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Getting Right With Robert E. Lee
How to know the unknowable man
May/June 1991 | Volume 42, Issue 3
Thomas Connelly sees considerable irony in the hagiographical efforts of the Lee cult. The general’s “military greatness alone would have assured his niche as a major national figure,” he writes, without all the manipulation that went into creating the marble man. Perhaps in reaction to the image of the marble man, and certainly in challenge to it, historians in recent years (including especially Connelly) have sifted through everything Lee wrote and was quoted as saying to uncover the real man behind the improbable mask of the demigod. At the same time, Lee’s military thought, his wartime strategy and tactics, have been plumbed anew in efforts to reinterpret his role in Confederate history. These efforts constitute one more attempt to get right with Robert E. Lee.
The Lee who emerges from these investigations is marked by more humanity and affected by more normal emotions than the demigod Lee. There can be little doubt, for example, that his youthful ambition to succeed and his awesome sense of duty were goaded by the cautionary tale of his father, Light-Horse Harry Lee, the Revolutionary War hero but a ne’er-do-well who deserted his family when Lee was just six years old. No doubt, too, the slack pace of promotion in the antebellum Army caused Lee frequently to question the worth of a career that brought him a colonelcy only after thirty-two years of service. Whether his marriage was less than a success, as has been argued, is not something that can be clearly settled at this distance, but it is clear that Lee complained about the seemingly endless separations from wife and family during his service in the old Army. And it is hardly surprising that amid the uncertainties of war he would fall back increasingly on the rationalization that God ruled all human affairs, the outcome of which were beyond earthly control.
In reaction to the image of the “marble man,” historians have been struggling to see what lies behind the mask of the demigod.
At the same time, it must be said that Lee was hardly singular in his musings about the unfairness of life and in questioning his choice of the Army as a career. There cannot have been a single officer in the 185Os who expressed himself satisfied with his lot in that bureaucracy-ridden, glacier-paced antebellum army. The only surprise is that Lee did not resign to pursue a civilian career, as many others did. As for his religious fatalism, that too was common enough among Civil War generals. It was, after all, the duty of a field commander in wartime to organize and make efficient the mass killing of human beings, and anyone at all sensitive to the paradox of that was likely to seek reassurance that what he was doing was God’s will.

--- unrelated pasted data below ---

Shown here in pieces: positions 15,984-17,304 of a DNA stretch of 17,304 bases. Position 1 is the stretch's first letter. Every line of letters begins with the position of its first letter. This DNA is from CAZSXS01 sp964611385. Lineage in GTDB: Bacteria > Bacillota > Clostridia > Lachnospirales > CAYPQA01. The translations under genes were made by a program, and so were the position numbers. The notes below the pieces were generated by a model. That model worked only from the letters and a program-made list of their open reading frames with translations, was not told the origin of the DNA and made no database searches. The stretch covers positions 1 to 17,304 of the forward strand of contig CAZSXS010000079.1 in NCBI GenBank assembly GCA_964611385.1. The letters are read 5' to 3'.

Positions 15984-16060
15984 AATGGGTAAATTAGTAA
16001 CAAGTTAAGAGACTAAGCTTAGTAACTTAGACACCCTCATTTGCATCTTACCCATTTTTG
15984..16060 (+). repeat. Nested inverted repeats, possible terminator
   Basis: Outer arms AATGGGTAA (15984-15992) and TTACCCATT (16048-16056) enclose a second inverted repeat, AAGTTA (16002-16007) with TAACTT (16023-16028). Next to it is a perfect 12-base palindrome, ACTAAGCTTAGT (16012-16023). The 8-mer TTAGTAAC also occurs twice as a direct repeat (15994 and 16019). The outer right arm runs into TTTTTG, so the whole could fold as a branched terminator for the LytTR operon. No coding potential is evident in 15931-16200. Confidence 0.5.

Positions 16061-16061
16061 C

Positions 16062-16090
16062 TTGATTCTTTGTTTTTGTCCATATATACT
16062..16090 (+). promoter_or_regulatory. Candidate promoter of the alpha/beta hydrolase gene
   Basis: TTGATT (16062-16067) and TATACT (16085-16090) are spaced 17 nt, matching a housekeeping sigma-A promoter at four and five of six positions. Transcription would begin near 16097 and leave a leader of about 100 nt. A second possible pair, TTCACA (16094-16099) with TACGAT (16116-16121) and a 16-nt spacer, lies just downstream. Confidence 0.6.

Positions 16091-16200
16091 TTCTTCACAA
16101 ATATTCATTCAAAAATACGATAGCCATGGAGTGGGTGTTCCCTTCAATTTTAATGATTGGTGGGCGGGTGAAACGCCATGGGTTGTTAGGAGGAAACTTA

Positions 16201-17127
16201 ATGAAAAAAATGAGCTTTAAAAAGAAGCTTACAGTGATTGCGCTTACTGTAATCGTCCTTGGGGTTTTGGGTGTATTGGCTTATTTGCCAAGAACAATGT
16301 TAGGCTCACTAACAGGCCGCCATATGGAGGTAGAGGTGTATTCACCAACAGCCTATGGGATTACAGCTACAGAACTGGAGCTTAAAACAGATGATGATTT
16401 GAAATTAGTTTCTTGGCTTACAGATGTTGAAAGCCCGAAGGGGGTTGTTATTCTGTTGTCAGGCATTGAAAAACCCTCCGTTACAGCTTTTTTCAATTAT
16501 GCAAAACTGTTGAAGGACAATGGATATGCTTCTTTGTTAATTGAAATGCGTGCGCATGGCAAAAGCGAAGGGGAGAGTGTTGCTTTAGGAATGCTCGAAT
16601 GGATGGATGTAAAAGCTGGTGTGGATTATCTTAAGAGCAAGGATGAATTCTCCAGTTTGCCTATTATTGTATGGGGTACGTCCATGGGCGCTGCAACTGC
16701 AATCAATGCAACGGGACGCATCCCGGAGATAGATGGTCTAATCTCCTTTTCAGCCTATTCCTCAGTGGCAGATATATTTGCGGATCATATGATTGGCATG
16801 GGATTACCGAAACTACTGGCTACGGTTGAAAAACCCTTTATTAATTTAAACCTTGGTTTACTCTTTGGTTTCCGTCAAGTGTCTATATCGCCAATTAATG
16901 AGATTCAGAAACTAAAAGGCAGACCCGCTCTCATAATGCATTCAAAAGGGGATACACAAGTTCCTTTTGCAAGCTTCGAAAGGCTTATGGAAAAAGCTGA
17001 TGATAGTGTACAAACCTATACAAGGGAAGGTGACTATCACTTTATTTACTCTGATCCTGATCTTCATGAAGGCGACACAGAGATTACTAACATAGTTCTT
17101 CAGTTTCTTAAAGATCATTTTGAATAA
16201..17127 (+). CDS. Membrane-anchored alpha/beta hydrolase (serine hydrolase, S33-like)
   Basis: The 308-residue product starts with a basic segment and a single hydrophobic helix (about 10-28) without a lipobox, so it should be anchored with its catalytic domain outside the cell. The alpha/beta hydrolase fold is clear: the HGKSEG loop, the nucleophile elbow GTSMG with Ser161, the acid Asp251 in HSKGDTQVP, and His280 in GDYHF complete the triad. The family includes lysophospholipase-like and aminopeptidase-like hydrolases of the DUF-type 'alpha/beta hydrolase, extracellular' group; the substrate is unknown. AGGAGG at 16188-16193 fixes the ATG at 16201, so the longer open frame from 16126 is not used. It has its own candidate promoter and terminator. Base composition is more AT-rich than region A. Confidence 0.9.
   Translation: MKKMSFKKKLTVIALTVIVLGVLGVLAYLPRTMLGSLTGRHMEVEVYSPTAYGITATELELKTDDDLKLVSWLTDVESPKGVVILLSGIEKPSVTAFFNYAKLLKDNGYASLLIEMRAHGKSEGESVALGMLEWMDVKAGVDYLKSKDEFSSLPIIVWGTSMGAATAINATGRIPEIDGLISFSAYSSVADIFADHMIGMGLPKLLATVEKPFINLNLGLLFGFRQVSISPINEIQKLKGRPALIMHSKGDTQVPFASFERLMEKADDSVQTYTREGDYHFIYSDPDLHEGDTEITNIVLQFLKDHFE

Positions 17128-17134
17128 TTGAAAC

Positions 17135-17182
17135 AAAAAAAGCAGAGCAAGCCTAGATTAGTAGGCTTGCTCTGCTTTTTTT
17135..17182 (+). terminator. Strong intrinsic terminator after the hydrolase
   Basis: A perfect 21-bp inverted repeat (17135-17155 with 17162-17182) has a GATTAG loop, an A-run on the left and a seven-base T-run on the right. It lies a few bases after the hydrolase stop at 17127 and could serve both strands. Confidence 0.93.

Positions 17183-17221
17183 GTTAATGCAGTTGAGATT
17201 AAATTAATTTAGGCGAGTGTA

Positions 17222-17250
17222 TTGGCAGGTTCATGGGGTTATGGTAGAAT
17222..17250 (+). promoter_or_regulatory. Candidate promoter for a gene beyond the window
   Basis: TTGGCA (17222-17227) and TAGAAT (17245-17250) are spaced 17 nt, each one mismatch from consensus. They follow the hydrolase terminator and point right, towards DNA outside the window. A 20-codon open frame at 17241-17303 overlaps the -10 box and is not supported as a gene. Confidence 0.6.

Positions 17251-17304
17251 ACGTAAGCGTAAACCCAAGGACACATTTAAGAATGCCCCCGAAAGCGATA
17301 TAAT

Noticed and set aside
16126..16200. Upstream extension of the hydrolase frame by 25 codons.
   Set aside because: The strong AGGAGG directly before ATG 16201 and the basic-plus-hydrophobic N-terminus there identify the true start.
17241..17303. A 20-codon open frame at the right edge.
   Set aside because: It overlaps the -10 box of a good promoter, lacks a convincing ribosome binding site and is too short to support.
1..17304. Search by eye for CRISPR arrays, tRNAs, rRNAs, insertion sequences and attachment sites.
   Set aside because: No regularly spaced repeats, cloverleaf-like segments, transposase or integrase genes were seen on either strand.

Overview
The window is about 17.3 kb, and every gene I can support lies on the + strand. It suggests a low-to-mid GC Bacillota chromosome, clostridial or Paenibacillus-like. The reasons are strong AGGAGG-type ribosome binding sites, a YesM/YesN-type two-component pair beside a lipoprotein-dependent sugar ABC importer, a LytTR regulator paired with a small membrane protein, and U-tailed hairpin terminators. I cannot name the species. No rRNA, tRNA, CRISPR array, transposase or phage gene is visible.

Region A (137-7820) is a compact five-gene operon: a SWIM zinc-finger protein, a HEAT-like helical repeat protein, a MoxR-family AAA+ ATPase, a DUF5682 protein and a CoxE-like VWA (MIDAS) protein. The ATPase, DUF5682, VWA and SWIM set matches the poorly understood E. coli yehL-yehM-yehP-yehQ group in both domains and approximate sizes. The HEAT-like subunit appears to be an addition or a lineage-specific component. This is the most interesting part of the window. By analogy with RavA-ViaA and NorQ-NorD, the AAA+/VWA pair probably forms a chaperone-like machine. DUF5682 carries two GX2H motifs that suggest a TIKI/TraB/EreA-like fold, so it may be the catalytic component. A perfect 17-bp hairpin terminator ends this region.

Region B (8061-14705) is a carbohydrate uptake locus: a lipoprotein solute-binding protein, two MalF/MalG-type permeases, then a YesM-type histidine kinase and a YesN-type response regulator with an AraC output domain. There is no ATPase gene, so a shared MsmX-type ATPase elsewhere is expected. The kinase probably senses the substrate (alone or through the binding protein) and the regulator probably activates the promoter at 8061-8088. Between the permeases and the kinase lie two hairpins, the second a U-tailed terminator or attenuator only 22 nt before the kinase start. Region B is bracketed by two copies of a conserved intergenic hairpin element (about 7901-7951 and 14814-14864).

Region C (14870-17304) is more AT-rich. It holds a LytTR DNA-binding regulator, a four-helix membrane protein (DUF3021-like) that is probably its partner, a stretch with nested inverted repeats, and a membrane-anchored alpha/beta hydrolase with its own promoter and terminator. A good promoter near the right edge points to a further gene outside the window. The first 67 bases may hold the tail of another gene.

Connelly offers the speculation that these various background pressures on Lee’s psyche produced in him a repressed personality, turning him overly audacious and aggressive when in command on the battlefield. Lee’s penchant for attack was in the end more than the Confederacy could afford, he writes; the Army of Northern Virginia “was bled to death by Lee’s offensive tactics.”
Such an explanation for Lee’s military persona seems unduly complicated. In December 1862, watching a series of doomed Yankee attacks smash against his line at Fredericksburg, Lee remarked, “It is well that war is so terrible—we should grow too fond of it.” That thought lends weight to an observation by Paul C. Nagel, the biographer of the Lees of Virginia. “At two points in his life,” Nagel writes of the general, “he showed daring and imagination. These were on the battlefields of the Mexican War and the Civil War. But across the longer stretches of time, he seemed lethargic and inclined to stick with what was familiar and at hand.” It was the opportunity for leadership and command in battle that raised Lee’s consciousness and energized him; possibly his trust in himself did wane at other times, but never in war. It was this supreme confidence in his own generalship that enabled Lee to face down every general he met in the war but the last one, U. S. Grant, who possessed equal confidence in himself as a commander.
The corollary to this battlefield selfconfidence is equally important to any understanding of Robert E. Lee the soldier: He invariably fought to win . Not every Civil War general fought that way. The Federals’ Henry W. Halleck, for example, was primarily interested in gaining territory when in field command. General McClellan was notorious for fighting, when he did fight, so as not to lose. Joseph E. Johnston, when he opposed McClellan in Virginia and later Sherman in Georgia and the Carolinas, constantly retreated in order to avoid defeat. Lee’s critics T. Harry Williams and the Englishman J. F. C. Fuller charge him with being both overly aggressive and strategically parochial, interested only in the Virginia theater of war. Williams terms him un-modern, “the last of the great old-fashioned generals.” In fact Lee was neither parochial nor old-fashioned. He understood exactly where the South might win this war and what was required to win it, and he singlemindedly bent every effort to that victory. It was a decidedly modern concept.